Founded in 1993 by the Simon Wiesenthal Center, a Jewish organization named after the famous Nazi-hunter and devoted to combating anti-semitism and other forms of prejudice, the Museum of Tolerance was seen as a daring enterprise: a museum devoted to an abstract concept rather than a specific type of artifact. However, while it's an adventurous conceit, it's also extremely enlightening, not least because the museum's set-up is careful to leave it to the visitor to come up with their own definition of the word.
The main exhibit is an involving hour-long walk-through on the Holocaust, which blends taped narration with photos, film footage, personal testimonies, dioramas and World War II artifacts. At the start of the exhibit, you're given a "passport" with a child's photograph; their fate is revealed to you at the end of the tour. You can explore the subject further on the computers in the Multimedia Center (the material is online at http://motlc.wiesenthal.com), via displays of other Holocaust documents, and in conversation with a number of World War II survivors, who regularly visit the museum to give talks and host discussions.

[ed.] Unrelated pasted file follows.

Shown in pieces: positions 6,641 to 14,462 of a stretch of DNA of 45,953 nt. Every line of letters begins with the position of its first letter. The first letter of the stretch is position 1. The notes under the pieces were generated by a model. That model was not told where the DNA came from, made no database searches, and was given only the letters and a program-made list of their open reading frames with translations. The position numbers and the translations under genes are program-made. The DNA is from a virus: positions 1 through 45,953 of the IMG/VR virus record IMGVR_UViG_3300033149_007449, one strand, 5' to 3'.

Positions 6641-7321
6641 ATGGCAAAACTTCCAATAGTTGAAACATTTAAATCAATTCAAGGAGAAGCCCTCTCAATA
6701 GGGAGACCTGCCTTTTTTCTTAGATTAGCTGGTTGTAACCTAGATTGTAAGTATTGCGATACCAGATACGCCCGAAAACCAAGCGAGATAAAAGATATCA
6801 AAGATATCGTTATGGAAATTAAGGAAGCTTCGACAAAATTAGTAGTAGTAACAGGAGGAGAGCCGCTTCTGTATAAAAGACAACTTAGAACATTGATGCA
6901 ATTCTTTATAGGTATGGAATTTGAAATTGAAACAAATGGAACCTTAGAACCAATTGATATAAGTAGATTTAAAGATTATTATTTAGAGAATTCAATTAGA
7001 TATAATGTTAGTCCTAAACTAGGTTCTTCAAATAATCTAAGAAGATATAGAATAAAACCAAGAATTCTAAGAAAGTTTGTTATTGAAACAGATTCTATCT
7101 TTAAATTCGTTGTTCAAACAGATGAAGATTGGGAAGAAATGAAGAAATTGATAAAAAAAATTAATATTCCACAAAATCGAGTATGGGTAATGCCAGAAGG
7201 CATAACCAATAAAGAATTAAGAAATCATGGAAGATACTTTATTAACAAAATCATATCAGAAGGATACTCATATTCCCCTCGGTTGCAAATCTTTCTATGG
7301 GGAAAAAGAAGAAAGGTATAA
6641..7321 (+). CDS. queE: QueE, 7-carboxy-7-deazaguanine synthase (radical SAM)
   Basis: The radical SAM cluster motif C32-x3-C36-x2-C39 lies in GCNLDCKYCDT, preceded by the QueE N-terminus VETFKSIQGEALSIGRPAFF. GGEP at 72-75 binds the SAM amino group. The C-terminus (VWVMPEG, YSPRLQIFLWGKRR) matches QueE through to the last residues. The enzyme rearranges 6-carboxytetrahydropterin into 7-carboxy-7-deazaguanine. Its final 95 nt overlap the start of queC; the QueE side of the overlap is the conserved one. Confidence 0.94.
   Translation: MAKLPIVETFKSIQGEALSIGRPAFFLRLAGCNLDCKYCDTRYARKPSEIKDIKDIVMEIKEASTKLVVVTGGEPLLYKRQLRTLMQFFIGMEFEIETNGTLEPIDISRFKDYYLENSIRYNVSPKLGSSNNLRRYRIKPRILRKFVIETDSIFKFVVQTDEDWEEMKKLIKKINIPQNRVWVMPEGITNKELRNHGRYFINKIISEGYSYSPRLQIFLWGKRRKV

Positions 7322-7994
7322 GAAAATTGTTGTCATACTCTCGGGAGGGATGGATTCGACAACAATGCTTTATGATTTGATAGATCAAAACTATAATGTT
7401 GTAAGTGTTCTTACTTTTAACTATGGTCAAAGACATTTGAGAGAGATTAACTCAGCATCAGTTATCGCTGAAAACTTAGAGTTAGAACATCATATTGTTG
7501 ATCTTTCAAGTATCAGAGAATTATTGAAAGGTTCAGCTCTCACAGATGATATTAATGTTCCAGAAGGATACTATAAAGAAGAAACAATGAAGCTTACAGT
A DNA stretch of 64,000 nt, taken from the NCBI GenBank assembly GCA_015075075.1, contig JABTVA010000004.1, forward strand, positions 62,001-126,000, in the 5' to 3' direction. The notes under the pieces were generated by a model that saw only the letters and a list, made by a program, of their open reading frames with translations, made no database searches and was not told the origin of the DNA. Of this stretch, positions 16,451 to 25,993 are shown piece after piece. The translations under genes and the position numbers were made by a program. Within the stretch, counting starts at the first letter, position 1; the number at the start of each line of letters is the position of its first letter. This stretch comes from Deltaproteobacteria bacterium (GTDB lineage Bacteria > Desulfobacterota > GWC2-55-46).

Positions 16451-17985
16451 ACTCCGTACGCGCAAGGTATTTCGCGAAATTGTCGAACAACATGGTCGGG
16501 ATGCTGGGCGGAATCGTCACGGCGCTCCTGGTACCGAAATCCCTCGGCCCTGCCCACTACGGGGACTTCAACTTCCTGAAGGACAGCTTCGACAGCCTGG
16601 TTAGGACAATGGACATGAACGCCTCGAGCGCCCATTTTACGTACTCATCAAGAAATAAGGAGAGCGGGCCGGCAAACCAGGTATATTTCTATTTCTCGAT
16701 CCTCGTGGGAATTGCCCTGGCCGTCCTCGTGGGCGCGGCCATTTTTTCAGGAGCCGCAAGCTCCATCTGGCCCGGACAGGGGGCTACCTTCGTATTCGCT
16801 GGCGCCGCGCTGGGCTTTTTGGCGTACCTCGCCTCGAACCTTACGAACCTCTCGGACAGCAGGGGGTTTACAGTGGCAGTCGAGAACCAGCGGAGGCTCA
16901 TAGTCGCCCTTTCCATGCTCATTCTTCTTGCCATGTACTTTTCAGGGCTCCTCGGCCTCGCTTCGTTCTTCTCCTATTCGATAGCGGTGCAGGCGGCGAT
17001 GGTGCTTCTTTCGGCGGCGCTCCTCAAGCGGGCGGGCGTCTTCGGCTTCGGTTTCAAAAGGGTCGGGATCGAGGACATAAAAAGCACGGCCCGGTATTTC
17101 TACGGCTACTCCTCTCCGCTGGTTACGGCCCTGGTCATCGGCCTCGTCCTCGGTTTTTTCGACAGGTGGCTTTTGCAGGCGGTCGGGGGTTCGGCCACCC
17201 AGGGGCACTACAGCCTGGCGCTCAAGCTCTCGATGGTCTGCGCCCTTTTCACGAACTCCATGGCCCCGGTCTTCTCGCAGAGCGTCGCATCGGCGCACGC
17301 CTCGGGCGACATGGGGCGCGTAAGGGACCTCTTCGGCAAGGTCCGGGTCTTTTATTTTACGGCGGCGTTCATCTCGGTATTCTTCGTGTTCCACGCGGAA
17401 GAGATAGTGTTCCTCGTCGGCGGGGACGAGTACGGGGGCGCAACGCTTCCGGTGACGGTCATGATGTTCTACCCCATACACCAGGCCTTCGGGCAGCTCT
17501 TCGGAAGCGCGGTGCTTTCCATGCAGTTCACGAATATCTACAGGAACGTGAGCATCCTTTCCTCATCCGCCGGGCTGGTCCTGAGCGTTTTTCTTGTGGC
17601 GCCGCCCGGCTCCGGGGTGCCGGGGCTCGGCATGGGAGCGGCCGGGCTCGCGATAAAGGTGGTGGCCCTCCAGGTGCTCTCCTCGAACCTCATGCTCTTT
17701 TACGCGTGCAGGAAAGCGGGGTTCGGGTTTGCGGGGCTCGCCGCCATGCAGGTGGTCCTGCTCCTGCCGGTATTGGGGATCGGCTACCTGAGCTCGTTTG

Elsewhere in the museum, the Tolerancenter is an interactive exhibit that aims to spur visitors into thinking about their own prejudices. As well as attracting members of the public, it's used as an educational aid by local schools, and as a part of LAPD officer training. The newest of the three major exhibits is Finding Our Families, Finding Ourselves, in which the likes of Carlos Santana, Maya Angelou and Billy Crystal tell of their heritage as immigrants and children of immigrants. Call or check online for details of special exhibits, talks and discussions.
Note that advance booking is recommended (call 310-772-2505) and that the museum is closed on Saturdays, Jewish holidays and most other holidays.